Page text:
Over 80% of passengers today are ready to use one digital ID on their smartphones for as many travel activities as possible, from booking flights to passing through the airport. This is a fascinating statistic presented by IATA just a few weeks ago, during the last World Passenger Symposium in Barcelona.

The digital revolution keeps changing the industry at a dizzying speed. It was only a couple of decades ago when low cost carriers (LCCs) turned the distribution model upside down: they spearheaded direct web sales, abolished the complex fare structure for low consumer-friendly fares and introduced us all to the e-ticket! Today, LCCs have strong brands that are part of the top 10 airlines globally. Pretty amazing, don’t you think?

One growth driver for LCCs is the ‘unbundling’ of services, or teasing with a low ‘no-frills’ fare, then upselling with ‘ancillary sales’. Today this additional revenue makes up to 40% of their total revenue[1]. But that is not yet the case with all carriers, as almost 2/3 state that this number is below 15% for them[2].

The formula for successful ancillary sales is a different mix-and-match for every carrier, but 3 key ingredients are musts: relevance, price and experience.

  1. Relevant offers. When presented with choice, passengers tend to spend more rather than limiting themselves to the ‘bare fare’. Bestseller services are extra baggage (47-68%)[3], seat choice and extra legroom. Beyond that core proposition airlines need to create a wider relevant offer to satisfy different passengers’ profiles and present the right offer at the right time for each traveler. Airlines have a wealth of data about passengers and the value of a smart merchandising solution is to integrate this data to intelligently determine what is optimal for the passenger and the context. Practically, this means dynamically building bundles with the services a passenger would expect and tailoring the offer with à-la-carte services throughout the entire travel journey from booking, to check-in or at the airport.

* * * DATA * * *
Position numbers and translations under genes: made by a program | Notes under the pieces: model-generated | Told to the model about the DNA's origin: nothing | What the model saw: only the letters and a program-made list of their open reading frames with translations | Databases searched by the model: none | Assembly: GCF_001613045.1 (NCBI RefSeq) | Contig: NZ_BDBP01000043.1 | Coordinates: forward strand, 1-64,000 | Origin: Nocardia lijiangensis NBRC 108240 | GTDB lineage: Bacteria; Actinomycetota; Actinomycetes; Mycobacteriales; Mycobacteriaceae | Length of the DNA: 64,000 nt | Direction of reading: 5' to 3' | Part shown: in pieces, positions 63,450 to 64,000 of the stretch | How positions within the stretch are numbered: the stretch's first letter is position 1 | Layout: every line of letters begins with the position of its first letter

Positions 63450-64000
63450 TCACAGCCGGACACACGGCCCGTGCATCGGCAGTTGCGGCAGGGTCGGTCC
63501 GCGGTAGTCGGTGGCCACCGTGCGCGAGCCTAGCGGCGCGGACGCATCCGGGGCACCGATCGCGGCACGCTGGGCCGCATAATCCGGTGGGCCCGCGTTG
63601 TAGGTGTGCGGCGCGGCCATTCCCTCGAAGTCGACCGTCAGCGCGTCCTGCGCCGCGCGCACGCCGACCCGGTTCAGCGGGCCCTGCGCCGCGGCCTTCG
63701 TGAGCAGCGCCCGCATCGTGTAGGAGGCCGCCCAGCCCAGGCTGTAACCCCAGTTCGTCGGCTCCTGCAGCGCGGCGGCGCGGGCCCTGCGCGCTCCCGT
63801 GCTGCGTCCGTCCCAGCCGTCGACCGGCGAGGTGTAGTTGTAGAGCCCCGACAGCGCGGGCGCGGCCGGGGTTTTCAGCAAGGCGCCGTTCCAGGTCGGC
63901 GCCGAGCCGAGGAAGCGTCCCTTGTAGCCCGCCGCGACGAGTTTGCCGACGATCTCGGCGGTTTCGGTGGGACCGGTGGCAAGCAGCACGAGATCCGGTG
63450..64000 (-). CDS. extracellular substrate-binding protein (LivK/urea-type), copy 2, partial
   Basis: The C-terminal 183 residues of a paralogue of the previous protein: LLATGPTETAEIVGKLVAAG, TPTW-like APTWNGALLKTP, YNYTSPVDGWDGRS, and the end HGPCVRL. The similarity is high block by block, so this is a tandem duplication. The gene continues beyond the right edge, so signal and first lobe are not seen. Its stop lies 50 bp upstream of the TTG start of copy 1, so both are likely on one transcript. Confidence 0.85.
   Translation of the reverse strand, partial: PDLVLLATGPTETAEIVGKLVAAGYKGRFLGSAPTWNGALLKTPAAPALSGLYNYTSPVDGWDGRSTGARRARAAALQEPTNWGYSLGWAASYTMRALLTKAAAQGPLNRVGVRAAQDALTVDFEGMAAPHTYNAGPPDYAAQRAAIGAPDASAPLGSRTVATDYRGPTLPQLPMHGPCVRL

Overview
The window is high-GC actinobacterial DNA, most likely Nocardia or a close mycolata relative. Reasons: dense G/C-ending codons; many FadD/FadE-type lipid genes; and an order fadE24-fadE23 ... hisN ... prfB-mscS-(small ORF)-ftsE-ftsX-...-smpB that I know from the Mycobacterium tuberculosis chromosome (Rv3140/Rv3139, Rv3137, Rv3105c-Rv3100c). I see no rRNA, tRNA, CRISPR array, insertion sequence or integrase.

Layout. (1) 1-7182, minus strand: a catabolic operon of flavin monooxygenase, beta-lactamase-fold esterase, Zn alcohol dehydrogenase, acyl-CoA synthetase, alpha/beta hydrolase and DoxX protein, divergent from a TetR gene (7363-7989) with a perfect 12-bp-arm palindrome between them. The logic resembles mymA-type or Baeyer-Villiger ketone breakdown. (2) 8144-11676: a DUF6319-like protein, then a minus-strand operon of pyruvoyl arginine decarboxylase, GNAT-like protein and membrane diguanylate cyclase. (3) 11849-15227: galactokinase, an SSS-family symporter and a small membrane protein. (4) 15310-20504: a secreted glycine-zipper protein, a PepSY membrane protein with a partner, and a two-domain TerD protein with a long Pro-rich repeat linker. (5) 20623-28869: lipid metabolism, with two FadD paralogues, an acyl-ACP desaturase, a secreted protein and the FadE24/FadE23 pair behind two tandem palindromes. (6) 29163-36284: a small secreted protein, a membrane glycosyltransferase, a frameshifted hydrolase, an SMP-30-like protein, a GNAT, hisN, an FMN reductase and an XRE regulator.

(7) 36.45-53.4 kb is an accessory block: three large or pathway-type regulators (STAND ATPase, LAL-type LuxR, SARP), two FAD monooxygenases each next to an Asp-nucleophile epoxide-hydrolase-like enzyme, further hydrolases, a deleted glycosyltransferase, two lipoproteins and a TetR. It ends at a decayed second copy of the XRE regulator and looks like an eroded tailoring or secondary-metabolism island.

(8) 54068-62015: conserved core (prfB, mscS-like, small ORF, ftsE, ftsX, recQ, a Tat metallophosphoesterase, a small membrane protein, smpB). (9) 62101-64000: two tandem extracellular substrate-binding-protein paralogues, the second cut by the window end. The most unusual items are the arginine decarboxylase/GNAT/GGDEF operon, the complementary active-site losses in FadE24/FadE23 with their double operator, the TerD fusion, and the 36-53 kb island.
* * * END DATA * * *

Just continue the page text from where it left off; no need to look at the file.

2. Price matters. LCCs have proven that passengers want to enhance their flight experience by purchasing various à-la-carte offerings when they are at the right price. Don’t leave money on the table – do not price too low, rather propose exactly the level the traveler is ready to pay for that service at that moment. Travelers are ready to spend an extra 100 dollars[4] to tailor their flight experience. However, airlines need the right triggers to make it to the shopping cart. For a ‘full service carrier’ remaining consistent with the brand means offering the best value by bundling services with branded fares, or proposing bundles that include multiple services, and even dynamically adjusting their price to the context to maximize the sale.
  3. Customer experience first. Do not just sell – deliver the best buying experience. Most of us do not like to enter a store and have someone hand a bag over to you and harass you until you buy it. You would rather enter, view a display and choose from a large variety of sizes and colors, and make your purchase decision on a promotional price targeted to you. On the path to becoming digital retailers, airlines should create a true shopping experience. How airlines present passengers with ‘seat choice’ is as important as how easy it is to buy it. So brand it, make it ‘talk’.

Technology is there to fuel merchandising creativity and enable the evolution of your airline’s merchandising program. It should be simple to use, but sophisticated to adjust on price and translate to hundreds of thousands of dollars in additional revenue across all distribution channels. It is up to each airline to find the best recipe for their brand and market and adjust to match competition.

[1] 2016 Yearbook of Ancillary Revenue, Ideaworks/Cartrawler

[2] 2017 Global Airline Ancillary Revenue Survey, Diggin Travel/Switchfly

[3] 2016 data for two LCC carriers (Ideaworks/Cartrawler 2016 Top 10 airline ancillary revenue rankings)

[4] Industry sources